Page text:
Thursday Thoughts

Weather Event
The so-called weather event that the weather forecasters have been predicting began Tuesday night. It rained all night and into the morning. Yesterday it rained on and off most of the day, negating our eagerness to attend the spring training baseball game at Salt River Field, Rockies V. White Sox. I simply don’t like baseball well enough to sit in the rain. The rain was predicted to continue through Wednesday night into today. Here is a photo of the side of our house yesterday afternoon…..

Come and Go
As you know, Jen and Winston returned to Fort Collins this past Saturday. They have settled in quite well it appears. Winston didn’t even smile at me when they Facetimed the other day. Apparently I’m dead to him. I, on the other hand, was sad to see this toy that he left behind…..

I felt sort of like when my brother or sister come to visit, and I find something of theirs. Although I didn’t hold the toy fox up to my nose to smell it.

Out With the Cold, In With the New
Despite the rain and cooler temperatures, Bill and I are deciding that cold weather clothing is unnecessary in AZ from here on until we return to Denver in May. So I’m taking home all of the winter sweaters I brought in December…..

I’m happy to say I barely wore them this year.

Nana’s Whimsies
Between tomorrow and Wednesday, I will be publishing past blog posts, which will allow me to spend as much time as I can with family. Oh, and with doctors. Sigh. Nana’s Whimsies will begin again on Thursday, March 19.

Weather or Not

First I will give you some good news. Today’s blog post has ABSOLUTELY NOTHING TO DO WITH TOILET PAPER. I’m sure you were all ready to push the DELETE button if I was able to dig one more story out of the panic buying of toilet paper.

Instead, I’m going to talk about my next favorite topic: the weather.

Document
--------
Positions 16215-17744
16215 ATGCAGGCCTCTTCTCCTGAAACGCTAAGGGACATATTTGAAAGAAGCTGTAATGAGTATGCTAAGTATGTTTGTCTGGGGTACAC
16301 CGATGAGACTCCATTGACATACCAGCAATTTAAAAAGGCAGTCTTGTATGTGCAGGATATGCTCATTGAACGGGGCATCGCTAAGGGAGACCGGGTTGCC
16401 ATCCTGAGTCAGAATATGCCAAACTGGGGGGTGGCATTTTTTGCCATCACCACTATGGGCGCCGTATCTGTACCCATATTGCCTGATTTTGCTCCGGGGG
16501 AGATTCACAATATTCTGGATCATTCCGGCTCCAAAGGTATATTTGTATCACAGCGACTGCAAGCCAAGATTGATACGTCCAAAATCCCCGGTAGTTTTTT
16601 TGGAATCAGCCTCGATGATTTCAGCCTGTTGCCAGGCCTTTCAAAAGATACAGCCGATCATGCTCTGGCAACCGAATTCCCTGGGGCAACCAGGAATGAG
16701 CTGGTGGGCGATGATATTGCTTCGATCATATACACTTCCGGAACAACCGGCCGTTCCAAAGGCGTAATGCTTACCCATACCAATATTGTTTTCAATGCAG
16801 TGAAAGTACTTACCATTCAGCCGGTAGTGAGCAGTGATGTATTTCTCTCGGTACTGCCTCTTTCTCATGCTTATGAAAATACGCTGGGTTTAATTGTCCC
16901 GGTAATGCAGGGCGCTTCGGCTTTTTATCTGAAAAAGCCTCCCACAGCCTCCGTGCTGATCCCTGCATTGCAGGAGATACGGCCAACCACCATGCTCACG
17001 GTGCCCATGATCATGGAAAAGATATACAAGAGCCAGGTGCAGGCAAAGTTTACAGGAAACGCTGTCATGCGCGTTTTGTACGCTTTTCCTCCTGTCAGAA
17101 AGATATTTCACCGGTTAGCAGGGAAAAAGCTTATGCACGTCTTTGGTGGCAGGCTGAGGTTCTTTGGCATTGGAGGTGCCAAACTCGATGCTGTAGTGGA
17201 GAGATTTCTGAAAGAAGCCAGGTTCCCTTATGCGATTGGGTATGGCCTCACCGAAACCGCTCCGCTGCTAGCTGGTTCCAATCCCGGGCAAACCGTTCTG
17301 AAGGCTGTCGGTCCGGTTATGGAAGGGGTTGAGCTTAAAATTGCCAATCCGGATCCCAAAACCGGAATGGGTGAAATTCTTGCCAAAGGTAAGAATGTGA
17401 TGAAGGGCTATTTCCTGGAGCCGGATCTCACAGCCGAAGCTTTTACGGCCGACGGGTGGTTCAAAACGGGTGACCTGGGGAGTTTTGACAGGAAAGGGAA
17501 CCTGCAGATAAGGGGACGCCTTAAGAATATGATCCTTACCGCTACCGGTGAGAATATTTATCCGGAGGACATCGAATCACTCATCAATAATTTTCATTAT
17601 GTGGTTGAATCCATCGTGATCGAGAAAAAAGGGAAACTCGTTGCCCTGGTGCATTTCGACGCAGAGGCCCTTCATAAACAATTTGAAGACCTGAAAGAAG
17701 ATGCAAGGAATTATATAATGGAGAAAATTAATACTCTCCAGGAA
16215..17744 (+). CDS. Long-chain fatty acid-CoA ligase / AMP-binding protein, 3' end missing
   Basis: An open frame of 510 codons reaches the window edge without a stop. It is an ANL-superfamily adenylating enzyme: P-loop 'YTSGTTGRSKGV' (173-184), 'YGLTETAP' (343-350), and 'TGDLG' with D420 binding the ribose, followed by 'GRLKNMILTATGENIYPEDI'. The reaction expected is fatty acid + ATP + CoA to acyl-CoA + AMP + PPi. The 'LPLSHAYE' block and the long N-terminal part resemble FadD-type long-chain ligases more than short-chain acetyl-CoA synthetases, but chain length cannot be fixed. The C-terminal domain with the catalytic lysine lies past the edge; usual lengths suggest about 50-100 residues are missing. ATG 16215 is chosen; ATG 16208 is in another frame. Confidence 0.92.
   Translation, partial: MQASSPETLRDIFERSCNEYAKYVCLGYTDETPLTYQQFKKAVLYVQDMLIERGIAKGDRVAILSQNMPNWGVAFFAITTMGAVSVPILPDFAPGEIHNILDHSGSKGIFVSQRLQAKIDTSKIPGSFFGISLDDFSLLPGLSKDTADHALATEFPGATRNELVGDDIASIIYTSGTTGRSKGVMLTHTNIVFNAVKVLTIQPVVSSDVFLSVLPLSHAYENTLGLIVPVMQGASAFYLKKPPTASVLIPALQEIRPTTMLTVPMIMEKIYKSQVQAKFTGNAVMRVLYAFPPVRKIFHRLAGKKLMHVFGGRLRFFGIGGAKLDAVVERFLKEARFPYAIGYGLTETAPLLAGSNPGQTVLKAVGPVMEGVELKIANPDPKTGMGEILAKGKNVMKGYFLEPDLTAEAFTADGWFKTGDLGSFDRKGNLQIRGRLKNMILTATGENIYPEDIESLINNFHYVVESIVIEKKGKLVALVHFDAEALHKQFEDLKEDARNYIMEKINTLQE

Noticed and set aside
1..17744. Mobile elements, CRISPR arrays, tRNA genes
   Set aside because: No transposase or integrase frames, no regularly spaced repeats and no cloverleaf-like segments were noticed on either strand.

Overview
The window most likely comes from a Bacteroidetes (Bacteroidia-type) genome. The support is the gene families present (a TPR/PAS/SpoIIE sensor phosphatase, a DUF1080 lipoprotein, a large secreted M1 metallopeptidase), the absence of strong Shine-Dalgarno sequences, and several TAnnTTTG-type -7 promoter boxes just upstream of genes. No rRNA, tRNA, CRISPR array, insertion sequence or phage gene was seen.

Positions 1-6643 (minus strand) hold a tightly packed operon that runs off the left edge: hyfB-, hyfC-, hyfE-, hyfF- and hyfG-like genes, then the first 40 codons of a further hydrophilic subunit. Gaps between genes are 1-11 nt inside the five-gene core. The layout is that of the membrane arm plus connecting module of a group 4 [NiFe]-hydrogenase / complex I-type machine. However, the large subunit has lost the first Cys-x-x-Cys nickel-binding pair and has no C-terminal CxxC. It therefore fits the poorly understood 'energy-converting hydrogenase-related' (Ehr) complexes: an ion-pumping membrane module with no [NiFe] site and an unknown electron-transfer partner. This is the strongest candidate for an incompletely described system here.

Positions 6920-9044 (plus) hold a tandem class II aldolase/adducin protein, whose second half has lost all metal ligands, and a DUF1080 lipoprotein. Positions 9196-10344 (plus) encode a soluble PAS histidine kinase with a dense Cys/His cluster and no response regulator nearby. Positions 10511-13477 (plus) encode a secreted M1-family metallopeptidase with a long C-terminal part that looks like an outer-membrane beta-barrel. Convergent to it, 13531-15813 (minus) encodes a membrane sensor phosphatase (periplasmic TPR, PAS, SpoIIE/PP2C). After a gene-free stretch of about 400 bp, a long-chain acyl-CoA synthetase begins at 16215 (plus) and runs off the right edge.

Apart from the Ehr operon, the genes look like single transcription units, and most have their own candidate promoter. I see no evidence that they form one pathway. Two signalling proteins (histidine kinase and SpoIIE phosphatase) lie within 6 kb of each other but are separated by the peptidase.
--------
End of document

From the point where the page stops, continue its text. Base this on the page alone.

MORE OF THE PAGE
Weather is very important to the citizens of the Phoenix metro area. I speculate that this obsession with weather stems from the fact that most of the days of the year include blue skies and sunshine. It’s true that for much of the year, people see the blue skies and sunshine from their windows because it’s too dang hot to go outside. This time of year, however, the weather is perfect. Blue skies and sunshine and temperatures in the high 70s or low 80s.

Except when it rains. The television meteorologists (even if they’re just pretty young women barely out of college wearing high heels and cocktail dresses and tossing their hair a lot) get very excited when they can report that rain is in the forecast. The weather is changing, they will say, barely able to hide the glee in their voices.

And Arizonans are excited as well. Jen’s son-in-law likes to stand at the bottom of his driveway and watch the palm tree fronds blow in the wind as the weather front moves in. I’m pretty sure I’ve overheard him saying, “A-yep, thars something blowin’ in fer shure.” Weather phenomenon excitement makes everyone sound like they’re from the heart of Appalachia.

As for me, weather changes are disheartening. I like my weather to be predictable: 75 degrees and clear skies. That’s why I bought a house in AZ. I take any unpleasant weather as a personal affront.

The news has been reporting that rain is coming to the Valley of the Sun. I awoke yesterday morning to mostly gray skies and few sprinkles. By last night, it was raining pretty steadily. This weather pattern is supposed to continue — in fact worsen — over the next few days. I’m not too distressed by that because Bill and I are leaving on Thursday for our Denver home, where he has a few doctor appointments and we will see as much of our family as possible in a few short days.

Of course, my sister Jen has already rained on my parade by telling me the weather people are predicting a rain/snow mix on the weekend. I’m pretty sure there would have been glee in her voice as well, but she texted the information to me. She managed to refrain from including the snowman emoji.